On April 13, 2012, the US Department of the Treasury released new cost estimates for the Troubled Asset Relief Program (TARP) as part of a series of charts describing the combined impact of Treasury, Federal Reserve, and FDIC financial-stability programs. Looking principally at actual and projected contractual cash flows, the document concludes that: “Overall, the […]
What do you get when you mix politics with fundamental principles of economics and accounting? The answer is politics. Both in the U.S. and in the euro zone, authorities seem willing to blame the weak economic recovery on weaknesses in bank, customer, and government balance sheets. However, they are not willing to come clean about […]
English is a metaphorical language. This leads most members of the press to welcome colorful phrases like government bailouts, zombie institutions, and toxic assets. As in a horror movie, the black magic of extensive bailout credit support creates zombie institutions that transcend their natural death from accumulated losses on soured business plans and feed ruthlessly upon the resources of taxpayers and competitors (Kane, 1989). As long as industry lobbying can persuade the government to continue “bailing,” safety-net managers can keep a huge herd of zombies on their feet. Other things equal, the size of the safety-net subsidy that a zombie firm enjoys increases with depth of the hole in its enterprise-contributed net worth and with the degree of counterparty, interest-rate, and default risk that it can manage to load into its portfolio. (The term “enterprise-contributed” is employed to underscore the need in valuing zombie stock to strip out the value of government support.).
The disastrous meltdown of structured securitization represents a dual failure of market discipline and government supervision. At every stage of the securitization process, incentive conflicts tempted private and government supervisors to short-cut and outsource duties of due diligence that they owed not only to one another, but to customers, investors, and taxpayers.
In the midst of the current financial crisis, the U.S. has experienced numerous specific changes in regulatory rules and procedures and seen a proliferation of ad hoc and non-transparent programs. These actions have dramatically expanded the bounds of agency discretion and government control of financial institutions. Many members of the press and financial industry applauded agency heads for their creativity in acting promptly and forcefully to address emerging problems, despite the absence of evidence of the likely impacts of the policies adopted.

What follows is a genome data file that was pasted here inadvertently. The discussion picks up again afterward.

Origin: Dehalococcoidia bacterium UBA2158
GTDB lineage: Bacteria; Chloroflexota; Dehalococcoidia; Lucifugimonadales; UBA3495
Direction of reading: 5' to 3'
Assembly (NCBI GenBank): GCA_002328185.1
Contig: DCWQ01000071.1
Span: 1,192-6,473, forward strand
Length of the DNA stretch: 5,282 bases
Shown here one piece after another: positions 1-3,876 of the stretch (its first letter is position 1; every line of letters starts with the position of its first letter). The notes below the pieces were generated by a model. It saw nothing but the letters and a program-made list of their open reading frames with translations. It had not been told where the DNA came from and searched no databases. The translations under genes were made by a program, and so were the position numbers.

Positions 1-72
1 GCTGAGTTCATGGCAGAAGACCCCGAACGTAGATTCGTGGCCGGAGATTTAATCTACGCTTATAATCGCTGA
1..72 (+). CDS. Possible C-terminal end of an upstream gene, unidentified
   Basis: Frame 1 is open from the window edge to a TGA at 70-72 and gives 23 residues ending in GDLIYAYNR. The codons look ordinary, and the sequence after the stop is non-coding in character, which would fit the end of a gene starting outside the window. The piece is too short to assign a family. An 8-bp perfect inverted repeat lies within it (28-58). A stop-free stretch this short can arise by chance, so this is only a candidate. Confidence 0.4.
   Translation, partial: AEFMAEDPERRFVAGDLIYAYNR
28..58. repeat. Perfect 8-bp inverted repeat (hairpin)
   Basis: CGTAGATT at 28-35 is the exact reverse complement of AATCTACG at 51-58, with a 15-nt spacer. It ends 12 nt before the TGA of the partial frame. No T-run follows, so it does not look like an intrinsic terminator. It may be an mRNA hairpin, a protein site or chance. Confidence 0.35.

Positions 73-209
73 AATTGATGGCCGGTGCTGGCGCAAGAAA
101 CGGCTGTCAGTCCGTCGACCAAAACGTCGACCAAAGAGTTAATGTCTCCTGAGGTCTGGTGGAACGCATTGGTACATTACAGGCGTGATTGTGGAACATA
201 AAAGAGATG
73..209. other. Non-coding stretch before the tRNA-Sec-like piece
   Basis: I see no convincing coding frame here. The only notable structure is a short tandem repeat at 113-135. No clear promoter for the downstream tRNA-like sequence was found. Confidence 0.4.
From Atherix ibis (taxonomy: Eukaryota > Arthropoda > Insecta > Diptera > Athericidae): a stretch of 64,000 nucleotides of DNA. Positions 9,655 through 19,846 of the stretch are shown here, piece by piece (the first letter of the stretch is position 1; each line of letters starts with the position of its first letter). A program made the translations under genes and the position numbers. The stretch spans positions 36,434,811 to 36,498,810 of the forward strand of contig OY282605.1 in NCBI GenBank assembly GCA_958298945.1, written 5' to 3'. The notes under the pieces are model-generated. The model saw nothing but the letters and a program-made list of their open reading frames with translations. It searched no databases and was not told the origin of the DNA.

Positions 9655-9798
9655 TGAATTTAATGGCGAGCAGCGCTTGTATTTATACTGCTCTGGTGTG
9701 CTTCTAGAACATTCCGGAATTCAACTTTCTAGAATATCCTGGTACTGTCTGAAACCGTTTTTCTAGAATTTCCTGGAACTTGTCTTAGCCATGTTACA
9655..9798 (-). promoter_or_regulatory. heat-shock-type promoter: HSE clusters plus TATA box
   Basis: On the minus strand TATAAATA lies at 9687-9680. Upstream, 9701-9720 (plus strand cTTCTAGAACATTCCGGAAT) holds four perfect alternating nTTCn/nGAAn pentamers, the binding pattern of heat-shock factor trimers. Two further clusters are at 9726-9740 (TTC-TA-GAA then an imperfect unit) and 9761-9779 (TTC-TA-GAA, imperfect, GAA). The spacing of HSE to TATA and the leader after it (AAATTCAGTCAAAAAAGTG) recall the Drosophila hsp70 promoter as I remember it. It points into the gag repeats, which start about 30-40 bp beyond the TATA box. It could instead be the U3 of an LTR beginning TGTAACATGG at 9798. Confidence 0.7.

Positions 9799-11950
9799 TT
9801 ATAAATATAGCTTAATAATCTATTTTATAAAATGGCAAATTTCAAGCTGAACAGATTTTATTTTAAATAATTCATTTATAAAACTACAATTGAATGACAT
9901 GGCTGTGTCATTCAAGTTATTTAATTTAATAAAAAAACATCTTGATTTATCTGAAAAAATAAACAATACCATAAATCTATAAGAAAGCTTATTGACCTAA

During the last few decades, securitization has become a primary channel for enlarging financial markets and transferring credit risk from lenders to investors. Outstanding issues of privately securitized assets peaked worldwide at just under $12 trillion in 2008.
During the recent turmoil, short selling has been widely blamed by managers, the media and the Securities and Exchange Commission (SEC) for causing unwarranted declines in the value of financial institutions. The SEC has expressed its fear that false “rumors” might artificially reduce the stock price of financial services firms in particular. This triggered a […]
On September 7, the Treasury Department and the Federal Housing Finance Agency (FHFA) announced that the FHFA would take over both Fannie Mae and Freddie Mac (the GSEs) as a conservator for each company. As described by the FHFA, as a conservator it is empowered to put a company “in a sound and solvent condition.” […]
In helping potential counterparties to assess the creditworthiness of individual bond issues, Credit Rating Organizations (CROs) earn profits by producing classificatory information that regulators find helpful and that investors and guarantors use to compare credit spreads on issues of risky debt. However, CRO revenues come not from the investor or regulatory side, but from fees […]